When Shenoute was born in the middle of the fourth century C.E., Coptic literature barely existed. Only a century had passed since a writing system began to be standardized for the notation of Coptic, and although translations of the Christian Bible and a variety of other religious works were being disseminated, original compositions in Coptic were few. Greek was still the dominant language in Egypt in both politics and literature, as it had been since Alexander the Great’s conquest seven centuries earlier, and the Greek-speaking Christian patriarchate in Alexandria was thoroughly Hellenistic in tradition and international in its outlook and aspirations.
Yet, by the time Shenoute died in the middle of the fifth century, he had solidified a strong foundation for a literature composed in the Coptic language: during his long life as head of a large monastic community in Upper Egypt, he produced an extensive corpus of more than seventeen volumes of original works in Coptic. What survives of his works are mostly the texts of sermons that Shenoute preached publicly in his monastery’s church, letters written on specific occasions to the nuns and monks under his care, and letters written to correspondents outside the monastery. Only a few of the extant works show signs of having been conceived as treatises, but there is evidence in these same works that this part of his corpus was originally more extensive than what has survived.
Shenoute’s main concerns were pastoral in a broad sense, but his works display an interest in a wide range of subjects, including biblical exegesis, theology, ethics, natural history, and physics. His achievement, as reflected in his writings, was both to continue the specific cultural tradition of Egyptian monasticism founded by Anthony and Pachomius, and to enhance it under the influence of Alexandrian theology and Greek rhetoric. Because of his library contribution, Shenoute was Coptic Egypt’s first outstanding author and his literary preeminence was never eclipsed.
Despite this preeminence as an author, however, Shenoute was, first and foremost, a monk. He had been called to lead the members of his monastic community along the path ordained by God, and along the way he developed a literary sensibility that was extraordinary in that time and place, and thus he turned a new page in the history of Egyptian literature. As a result, his writings are of fundamental importance not only for the study of Coptic literature, but also for the study of the Egyptian language as such, representing as they do a large homogenous corpus composed in Coptic by a native speaker, one who could brilliantly combine oratory and colloquialism. He was deeply inspired by the Coptic version of the Bible, especially the prophetic and poetic books, and his numerous quotations are important evidence for the Coptic version, which pre-dates most of the surviving Greek biblical manuscripts.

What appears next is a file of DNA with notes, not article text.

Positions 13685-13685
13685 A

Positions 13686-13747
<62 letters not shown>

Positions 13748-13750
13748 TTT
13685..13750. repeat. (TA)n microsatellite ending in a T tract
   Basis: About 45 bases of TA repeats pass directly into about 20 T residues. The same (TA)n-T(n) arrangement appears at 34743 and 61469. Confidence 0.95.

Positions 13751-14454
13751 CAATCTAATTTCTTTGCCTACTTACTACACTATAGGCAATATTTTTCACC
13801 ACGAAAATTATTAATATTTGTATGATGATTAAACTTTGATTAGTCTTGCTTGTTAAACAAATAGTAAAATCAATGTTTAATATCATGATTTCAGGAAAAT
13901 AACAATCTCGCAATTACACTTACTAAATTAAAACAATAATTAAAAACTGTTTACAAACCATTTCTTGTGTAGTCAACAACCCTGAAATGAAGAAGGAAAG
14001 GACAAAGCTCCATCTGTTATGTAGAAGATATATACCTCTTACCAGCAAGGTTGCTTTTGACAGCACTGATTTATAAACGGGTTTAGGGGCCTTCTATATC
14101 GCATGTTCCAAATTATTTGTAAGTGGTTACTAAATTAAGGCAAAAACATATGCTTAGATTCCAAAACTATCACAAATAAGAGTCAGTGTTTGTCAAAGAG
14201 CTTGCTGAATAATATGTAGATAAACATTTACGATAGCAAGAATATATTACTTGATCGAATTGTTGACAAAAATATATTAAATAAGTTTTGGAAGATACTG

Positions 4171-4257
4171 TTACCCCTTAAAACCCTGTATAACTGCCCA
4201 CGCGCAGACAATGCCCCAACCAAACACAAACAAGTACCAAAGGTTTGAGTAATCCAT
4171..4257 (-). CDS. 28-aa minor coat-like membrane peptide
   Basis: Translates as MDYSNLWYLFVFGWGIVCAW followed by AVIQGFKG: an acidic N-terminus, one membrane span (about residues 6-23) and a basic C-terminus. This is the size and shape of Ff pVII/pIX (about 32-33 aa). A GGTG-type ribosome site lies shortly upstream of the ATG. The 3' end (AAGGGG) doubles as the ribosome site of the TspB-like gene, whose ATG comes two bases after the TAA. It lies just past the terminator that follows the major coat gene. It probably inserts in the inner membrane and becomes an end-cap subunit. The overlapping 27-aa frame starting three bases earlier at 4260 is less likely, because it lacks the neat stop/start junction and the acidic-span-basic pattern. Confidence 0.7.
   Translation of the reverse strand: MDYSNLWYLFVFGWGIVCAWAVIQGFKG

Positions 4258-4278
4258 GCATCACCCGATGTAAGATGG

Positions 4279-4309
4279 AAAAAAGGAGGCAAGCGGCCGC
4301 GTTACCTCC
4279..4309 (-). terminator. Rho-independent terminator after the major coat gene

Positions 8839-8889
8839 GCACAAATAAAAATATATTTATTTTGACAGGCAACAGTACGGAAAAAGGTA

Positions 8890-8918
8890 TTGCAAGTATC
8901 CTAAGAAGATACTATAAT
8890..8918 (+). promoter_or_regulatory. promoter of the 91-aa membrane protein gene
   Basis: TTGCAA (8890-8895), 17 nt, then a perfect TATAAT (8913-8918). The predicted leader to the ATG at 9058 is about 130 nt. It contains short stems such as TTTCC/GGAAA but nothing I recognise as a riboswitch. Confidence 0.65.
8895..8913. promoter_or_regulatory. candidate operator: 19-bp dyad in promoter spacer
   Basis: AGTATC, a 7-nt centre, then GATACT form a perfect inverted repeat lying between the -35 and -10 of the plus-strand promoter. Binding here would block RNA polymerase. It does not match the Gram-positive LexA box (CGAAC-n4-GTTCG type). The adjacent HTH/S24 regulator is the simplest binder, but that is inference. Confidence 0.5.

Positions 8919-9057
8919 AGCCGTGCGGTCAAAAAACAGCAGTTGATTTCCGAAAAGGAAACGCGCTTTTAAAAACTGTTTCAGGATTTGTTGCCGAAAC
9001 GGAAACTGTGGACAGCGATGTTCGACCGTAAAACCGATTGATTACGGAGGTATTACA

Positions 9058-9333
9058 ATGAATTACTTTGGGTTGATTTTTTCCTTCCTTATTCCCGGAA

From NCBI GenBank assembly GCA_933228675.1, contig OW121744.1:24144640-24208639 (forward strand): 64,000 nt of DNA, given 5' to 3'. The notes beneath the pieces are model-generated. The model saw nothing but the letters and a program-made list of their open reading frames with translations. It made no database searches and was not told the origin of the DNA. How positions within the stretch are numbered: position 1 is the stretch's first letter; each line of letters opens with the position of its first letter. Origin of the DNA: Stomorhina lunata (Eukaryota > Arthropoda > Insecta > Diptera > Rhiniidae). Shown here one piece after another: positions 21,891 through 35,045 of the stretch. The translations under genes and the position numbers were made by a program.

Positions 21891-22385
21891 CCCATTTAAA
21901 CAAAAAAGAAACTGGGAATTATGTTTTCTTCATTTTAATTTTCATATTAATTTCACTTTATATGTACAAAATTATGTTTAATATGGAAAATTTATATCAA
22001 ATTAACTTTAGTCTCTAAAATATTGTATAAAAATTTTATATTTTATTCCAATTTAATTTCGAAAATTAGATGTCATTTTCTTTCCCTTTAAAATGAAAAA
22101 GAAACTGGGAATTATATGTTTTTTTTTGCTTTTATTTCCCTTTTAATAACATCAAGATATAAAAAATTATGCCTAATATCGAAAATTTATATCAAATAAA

Shenoute’s works are particularly promising as historical sources per-mining to a place and a time for which such documentation is otherwise scarce, and offering detailed glimpses at an unusual personality. He was still a youth when he entered a monastery near the Upper Egyptian village Atripe on the western side of the Nile, across from Panopolis (modern Akhmim), and he remained a member of that community until he died. It can be surmised from what is known of his later life that it was the force of Shenoute’s character, as well as his intelligence and education, that led to his taking charge of the monastery sometime around 385 AD. For eighty years or more he presided over a complex community of monks and nuns, ministering also to the people living in the vicinity of his monastery, especially the needy and oppressed. He was in contact with at least four successive archbishops of Alexandria, Timothy I (380-385), Theophilus (385- 412), Cyril (412-444), Dioscorus (444-451), and probably also Timothy II Aelurus (457-477), all of whose causes he championed in Upper Egypt. In the region around Panopolis, he was an implacable foe of heresy and paganism, opposing the enemies of his faith with both words and deeds and the self-consciousness of a prophet. His influence was acknowledged even by high-ranking officials of the civil government, including governors, dukes, and counts who paid him formal visits and listened to him preach.
The archbishop Cyril held Shenoute in high respect and tried to per-suade him to become a bishop. Shenoute refused, but later when Cyril asked him to join his cause against Nestorius at the Council of Ephesus in 431, Shenoute undertook the long journey with eagerness. The journey to Ephesus was a major event in Shenoute’s life. The theological cause at stake aroused his considerable passion, and Cyril’s summons occasioned Shenoute’s only clearly recorded trip out of Upper Egypt.” His written statements about the council and its concerns provide most of the few firmly datable points of reference in his writings.